South Asia's slow and tortuous drift into statehood clearly shows 'global' and 'South Asia' as components of Bangalee identity. When founded in 1599, the East India Trading Company's goal was to explore commercial exchanges, not seize wealth of the world's largest economy, India under the Mughal Dynasty. Even the Indian heartland was not its target, only the eastern part where enchanting tea was produced. Subsequent sugar additives from West Indies (not Rajasthan or Punjab in India, but Barbados and Jamaica, for example, in the Caribbean), made tea a British trademark, not Bangalee (nor Chinese): an English cup, Assamese tea, and Tate & Lyle sugar/sugar-cubes created the late-afternoon sip every Buckingham Palace occupant had to make time for to show status, then cultivate subjects to follow suit, eventually convert every colonial 'specie', even those who produced two of those components.
It was just a hop, skip, and jump (and far more conniving) from there to create the 'Crown Jewel' (India) of the largest empire (British) where 'the sun would never set'. Robert Clive's treacherous input is part of popular South Asian folklore; but less well-known is how the empire's 'crown jewel', India, depended upon its own 'crown jewel' province: Bengal (phonetically Bangla, since no Bangla alphabet or intonation can convey the English version, which more than half the population cannot correctly pronounce).
The first Asian to win any Nobel Prize was from this locale. Rabindranath Tagore uniquely claiming the national anthem of two disparate South Asian countries (and inspiring Sri Lanka Matha), extended our socio-cultural dissemination abroad. Although he settled in Calcutta and his Shantiniketan has institutionalised the Bangla language, his 1913 Nobel prize-winning piece, Gitanjali, originated in turn-of-the-century Shelaidaha, Kushtia. Similarly for the 1998 Nobel Economics Prize-winner, Amartya Sen. Born in Shantiniketan, Amartya's father, Ashutosh, was himself born in Dhaka's outskirts and taught chemistry at Dhaka University. Other card-carrying Bangalee Nobel prize-winners includes Mohammad Yunus/Grameen Bank in 2006, and Anjezë Gonxhe Bojaxhiu, the Macedonian Catholic nun whose 68 years of helping Calcutta's poor as Mother Teresa notched the 1979 Nobel Peace prize (and in September 2016 became a saint). If four out of South Asia's 10 Nobel prize-winners have this same provincial attachment, surely there must be something more than language, economics, humanitarian work and peace sprouting from India's east that feed into identity formation. No other South Asian province can claim as many, even if the three South Asian Nobel recipients holding another citizenship are added (two from Pakistan's Punjab): after 'Bengal', out of the net 13 South Asian winners, Tamil Nadu joins West Punjab with two.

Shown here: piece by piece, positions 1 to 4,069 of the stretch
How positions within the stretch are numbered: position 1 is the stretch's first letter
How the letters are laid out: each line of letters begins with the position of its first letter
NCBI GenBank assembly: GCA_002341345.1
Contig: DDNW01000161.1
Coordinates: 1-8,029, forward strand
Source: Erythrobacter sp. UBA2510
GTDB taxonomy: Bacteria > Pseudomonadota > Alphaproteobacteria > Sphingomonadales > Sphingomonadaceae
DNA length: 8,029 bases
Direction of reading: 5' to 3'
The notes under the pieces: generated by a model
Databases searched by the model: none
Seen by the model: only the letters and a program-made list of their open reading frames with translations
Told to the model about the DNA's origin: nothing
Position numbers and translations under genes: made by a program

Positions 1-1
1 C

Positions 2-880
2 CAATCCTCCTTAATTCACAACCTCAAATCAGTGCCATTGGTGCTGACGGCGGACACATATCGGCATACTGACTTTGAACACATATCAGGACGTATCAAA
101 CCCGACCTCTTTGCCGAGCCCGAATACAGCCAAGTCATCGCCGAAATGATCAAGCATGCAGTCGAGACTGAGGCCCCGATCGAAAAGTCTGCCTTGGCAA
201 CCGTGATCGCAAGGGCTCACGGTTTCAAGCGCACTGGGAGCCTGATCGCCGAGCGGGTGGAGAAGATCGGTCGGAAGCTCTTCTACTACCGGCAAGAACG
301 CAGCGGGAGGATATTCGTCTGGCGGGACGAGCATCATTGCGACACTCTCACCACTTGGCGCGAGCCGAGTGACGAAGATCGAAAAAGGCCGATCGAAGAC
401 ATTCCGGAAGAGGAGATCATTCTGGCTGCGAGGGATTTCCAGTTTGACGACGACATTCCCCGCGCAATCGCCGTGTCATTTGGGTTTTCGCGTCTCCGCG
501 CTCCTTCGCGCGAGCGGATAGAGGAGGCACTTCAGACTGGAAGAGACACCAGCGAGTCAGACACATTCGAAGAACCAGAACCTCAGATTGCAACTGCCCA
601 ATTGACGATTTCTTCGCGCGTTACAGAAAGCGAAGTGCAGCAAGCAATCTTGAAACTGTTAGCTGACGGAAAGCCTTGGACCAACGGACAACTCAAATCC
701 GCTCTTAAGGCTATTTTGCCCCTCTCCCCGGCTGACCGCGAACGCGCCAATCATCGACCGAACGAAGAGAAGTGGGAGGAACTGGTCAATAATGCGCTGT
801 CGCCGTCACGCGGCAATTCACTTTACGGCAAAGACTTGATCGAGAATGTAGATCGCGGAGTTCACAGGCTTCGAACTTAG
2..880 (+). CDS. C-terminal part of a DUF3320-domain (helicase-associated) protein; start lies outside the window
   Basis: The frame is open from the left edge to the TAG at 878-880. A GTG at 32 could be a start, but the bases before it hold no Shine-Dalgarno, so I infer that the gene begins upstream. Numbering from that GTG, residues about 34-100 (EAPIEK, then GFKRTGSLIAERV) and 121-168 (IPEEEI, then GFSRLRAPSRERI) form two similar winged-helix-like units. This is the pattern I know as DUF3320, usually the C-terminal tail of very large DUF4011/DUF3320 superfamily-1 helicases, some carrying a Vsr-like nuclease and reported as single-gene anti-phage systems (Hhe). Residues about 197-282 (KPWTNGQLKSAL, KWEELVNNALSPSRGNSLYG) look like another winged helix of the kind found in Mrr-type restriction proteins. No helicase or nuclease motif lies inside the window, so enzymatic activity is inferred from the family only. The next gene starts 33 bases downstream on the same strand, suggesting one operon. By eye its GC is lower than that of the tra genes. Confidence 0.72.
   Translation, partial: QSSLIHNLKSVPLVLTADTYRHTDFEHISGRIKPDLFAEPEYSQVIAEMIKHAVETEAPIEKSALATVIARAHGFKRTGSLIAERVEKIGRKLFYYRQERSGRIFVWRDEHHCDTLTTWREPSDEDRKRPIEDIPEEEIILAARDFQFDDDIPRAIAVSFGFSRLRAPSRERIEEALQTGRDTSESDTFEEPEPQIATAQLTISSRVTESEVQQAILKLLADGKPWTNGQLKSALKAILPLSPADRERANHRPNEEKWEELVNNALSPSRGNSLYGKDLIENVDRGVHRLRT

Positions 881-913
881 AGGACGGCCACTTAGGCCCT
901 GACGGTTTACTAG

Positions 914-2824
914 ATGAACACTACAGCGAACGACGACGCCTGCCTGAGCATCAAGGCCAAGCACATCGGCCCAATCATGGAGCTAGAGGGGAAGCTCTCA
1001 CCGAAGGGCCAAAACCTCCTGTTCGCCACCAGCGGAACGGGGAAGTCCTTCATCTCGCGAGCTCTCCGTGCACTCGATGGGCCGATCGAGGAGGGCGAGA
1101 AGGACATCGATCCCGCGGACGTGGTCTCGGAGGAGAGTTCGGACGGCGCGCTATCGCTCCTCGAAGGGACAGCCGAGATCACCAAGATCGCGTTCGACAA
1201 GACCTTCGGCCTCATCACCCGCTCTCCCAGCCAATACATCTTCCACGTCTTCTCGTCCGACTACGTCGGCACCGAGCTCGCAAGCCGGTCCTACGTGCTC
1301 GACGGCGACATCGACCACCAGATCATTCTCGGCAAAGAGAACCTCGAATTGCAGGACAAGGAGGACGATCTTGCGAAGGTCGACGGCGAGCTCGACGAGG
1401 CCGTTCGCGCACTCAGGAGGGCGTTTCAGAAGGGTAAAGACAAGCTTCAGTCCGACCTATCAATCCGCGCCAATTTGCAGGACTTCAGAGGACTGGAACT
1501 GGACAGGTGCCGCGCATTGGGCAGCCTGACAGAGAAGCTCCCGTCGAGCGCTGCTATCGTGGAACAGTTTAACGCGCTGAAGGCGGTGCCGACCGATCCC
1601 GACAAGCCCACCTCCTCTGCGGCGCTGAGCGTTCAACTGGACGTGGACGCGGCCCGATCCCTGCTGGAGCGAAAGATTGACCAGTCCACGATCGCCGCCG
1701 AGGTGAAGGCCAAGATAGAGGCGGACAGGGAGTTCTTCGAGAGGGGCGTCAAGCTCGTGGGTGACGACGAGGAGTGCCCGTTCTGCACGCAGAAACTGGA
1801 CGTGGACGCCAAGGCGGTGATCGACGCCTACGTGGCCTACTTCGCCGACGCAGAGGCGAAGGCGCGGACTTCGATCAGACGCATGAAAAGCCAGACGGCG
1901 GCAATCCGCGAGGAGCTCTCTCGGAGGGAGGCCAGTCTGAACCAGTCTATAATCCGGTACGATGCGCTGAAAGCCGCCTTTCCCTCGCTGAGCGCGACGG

If Bangladesh was the bellwether of globalising, for example, the tea industry (before any other save silk, spices, species, and slaves), the British Empire's Crown Jewel, Indian independence from centuries-old Muslim rule, South Asia's presence in the Nobel-prize pantheon, an old practice of microcredit financing, and producing, in the process, the world's largest non-governmental organisation (BRAC), then something more enduring than a 'partition' discourse demands 'identity' attention. One dimension, of course, is globalisation, as exemplified above, exposing a relaxed 'identity'; but another, ferocious patriotism, stemmed from threats, as in the Language Movement and 1971. The 1947 'partition' mindset connects with neither, but has become so indelible a part of our experiences that it cannot be ignored.
With Tagore's works fanning out of Bengal, Sen's social welfare research disseminating Bangladeshi-type poverty-control measures elsewhere, Mother Teresa's similar poverty conquest symbolising the country's basket-case upgrade into middle-income society, and Yunus's/BRAC's microcredit pathway out of the rural/traditional/agricultural sector into a manufacturing and urban future, Bangladesh's multifaceted soft-power resources should soften any hard-landing of the '1947 partition' mindset into our ongoing kaleidoscopic journey. Targeting oral migrant histories from the 1947 participants, even the small Bangladeshi sample may make broader historical splashes, strengthening our capacity to handle any 'partition' discomfort. If the 20th Century was a 'partition'-plastered historical aberration, there is no better a time to return to the norm than right now in the early 21st Century.
Dr. Imtiaz A. Hussain is Professor & Head of the newly-built Department of Global Studies & Governance at Independent University, Bangladesh.